Jeremy Stokes reflects on his challenge of RideLondon100
Jeremy Stokes is cycling Prudential Ride 100 in August this year, in aid of Open Arms Malawi. In his second blog post, he writes about his training for the challenge.
Most people’s reaction when the find out you are going to attempt the 100 miles of Ride London can be rather varied. However, one phrase usually emerges: “I couldn’t possibly do that”. It’s the reaction that I had the first time I thought about tackling a century on two wheels only two years ago. The truth is that - as evidenced by the wide cross-section of people who take part every year – most people can do it and that if you plan ahead and take a sensible approach then it it’s an experience that you can enjoy rather than endure.
Each year, there are skinny racing whippets who speed around in under 5 hours. Let’s set them aside, they’re an exception rather than the rule. Instead most people can expect to spend between 6-8 hours in the saddle. To state the obvious, that’s an extremely long time to spend on a bicycle. You can do a lot in that time. It’s a full working day for some. You can fly from the UK to New York City. Watch the entire two series of ‘Fleabag’. It’s also around the same length of time as the horrendously-misjudged best man’s speech that I delivered in my early 20’s.
I digress, but for that length of time you’re going to need to factor in a fair few things.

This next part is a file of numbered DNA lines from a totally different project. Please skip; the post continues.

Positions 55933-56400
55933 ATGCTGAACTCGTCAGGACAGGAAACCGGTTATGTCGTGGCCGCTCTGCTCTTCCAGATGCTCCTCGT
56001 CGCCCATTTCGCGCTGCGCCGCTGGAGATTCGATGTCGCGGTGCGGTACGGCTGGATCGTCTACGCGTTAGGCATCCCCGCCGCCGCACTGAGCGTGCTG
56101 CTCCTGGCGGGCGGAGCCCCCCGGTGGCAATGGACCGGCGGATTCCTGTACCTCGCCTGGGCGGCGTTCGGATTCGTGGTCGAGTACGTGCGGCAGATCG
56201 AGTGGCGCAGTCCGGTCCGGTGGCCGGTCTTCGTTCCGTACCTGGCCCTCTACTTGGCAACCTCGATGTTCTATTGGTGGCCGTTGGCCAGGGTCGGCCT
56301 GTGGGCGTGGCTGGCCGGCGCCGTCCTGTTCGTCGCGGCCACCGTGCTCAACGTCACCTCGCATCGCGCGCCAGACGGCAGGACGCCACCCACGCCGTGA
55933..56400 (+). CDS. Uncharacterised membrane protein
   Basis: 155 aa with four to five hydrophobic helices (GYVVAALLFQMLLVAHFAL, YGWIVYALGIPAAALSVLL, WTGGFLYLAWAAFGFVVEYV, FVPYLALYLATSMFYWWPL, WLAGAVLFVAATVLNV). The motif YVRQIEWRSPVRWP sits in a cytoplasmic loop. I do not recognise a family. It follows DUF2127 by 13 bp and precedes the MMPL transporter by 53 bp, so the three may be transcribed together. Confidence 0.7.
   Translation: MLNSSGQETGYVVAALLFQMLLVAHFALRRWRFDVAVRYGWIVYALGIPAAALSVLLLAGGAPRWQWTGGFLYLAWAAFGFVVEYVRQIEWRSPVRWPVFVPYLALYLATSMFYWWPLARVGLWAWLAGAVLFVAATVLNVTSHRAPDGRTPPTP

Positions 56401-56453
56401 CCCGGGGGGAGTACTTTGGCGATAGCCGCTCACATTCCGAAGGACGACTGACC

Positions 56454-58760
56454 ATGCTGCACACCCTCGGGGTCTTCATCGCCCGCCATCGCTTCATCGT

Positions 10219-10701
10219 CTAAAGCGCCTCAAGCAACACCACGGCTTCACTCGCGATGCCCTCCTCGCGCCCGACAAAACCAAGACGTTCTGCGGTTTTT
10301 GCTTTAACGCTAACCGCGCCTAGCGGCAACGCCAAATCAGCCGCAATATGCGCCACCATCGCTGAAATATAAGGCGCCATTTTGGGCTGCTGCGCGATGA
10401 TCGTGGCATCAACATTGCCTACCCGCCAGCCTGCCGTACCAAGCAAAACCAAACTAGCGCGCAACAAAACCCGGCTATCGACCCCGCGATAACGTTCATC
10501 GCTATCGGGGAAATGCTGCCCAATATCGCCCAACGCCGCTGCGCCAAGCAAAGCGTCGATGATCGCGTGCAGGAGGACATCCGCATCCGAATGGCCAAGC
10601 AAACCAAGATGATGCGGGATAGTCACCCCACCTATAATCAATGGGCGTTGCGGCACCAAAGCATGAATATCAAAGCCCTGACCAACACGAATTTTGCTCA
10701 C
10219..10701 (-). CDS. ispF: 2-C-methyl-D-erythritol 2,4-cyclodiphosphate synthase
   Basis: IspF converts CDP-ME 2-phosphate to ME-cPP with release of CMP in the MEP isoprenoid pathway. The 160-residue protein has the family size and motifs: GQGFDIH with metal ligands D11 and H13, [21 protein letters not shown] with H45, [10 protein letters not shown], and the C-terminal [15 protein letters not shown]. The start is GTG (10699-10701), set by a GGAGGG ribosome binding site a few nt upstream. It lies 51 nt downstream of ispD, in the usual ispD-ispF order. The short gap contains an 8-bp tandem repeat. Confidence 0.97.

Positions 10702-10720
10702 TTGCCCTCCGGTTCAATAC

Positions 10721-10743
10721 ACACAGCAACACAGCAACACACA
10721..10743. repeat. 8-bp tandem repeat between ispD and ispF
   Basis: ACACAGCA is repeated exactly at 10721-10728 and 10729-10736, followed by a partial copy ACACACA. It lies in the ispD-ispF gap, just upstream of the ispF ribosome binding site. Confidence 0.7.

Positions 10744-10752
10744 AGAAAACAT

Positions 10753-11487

It doesn’t need to be the most expensive but it does need to be comfortable and you should have spent quite a bit of time on it before the event. Years ago, I borrowed a friend’s bike to ride London to Brighton. The friend in question was somewhat differently proportioned to me and whilst I did complete the course, the next week was a chiropractor’s dream.
Eating and drinking
Little and often works well for most people. There are plenty of feed stops on the routes but it’s good to have sustenance with you and to get to know what works for you in advance of the event rather than introducing something new to your digestive tract on the day.
You’ve put some miles into your legs before the event
Each year, there are people taking part who’ve not ridden more than half the distance of the event and, needless to say, they never look like they are having a wonderful time. There’s no reason to be intimidated though. You don’t need to have ridden 100 miles before the day but covering in the region of 70-80 miles a couple of times is sensible. You’ll need to build up to that which means starting early and gradually spending more time in the saddle. It also means that you’ll probably need to go out riding on days when the weather isn’t great. Days like the one on which I started typing this out, changed and ready for a ride and waiting desperately for the sky to lighten and the rain that had been falling over night to stop because a 5 hour splash-out isn’t immediately appealing.
I have no cause to complain.
The cyclones that have hit East Africa, including Malawi, this year have been awful (read our update on Cyclone Idai). Flattening homes, flooding low-lying areas, washing away roads, crops, livelihoods. It’s difficult to describe the extent to which all aspects of life in the region have been completely undercut, including the work of Open Arms. So, some localised flooding in Surrey is really nothing for me to complain about. And with that relativity in mind, I’d best head out and swing a leg over my saddle and head out into the sodden, early-summer day.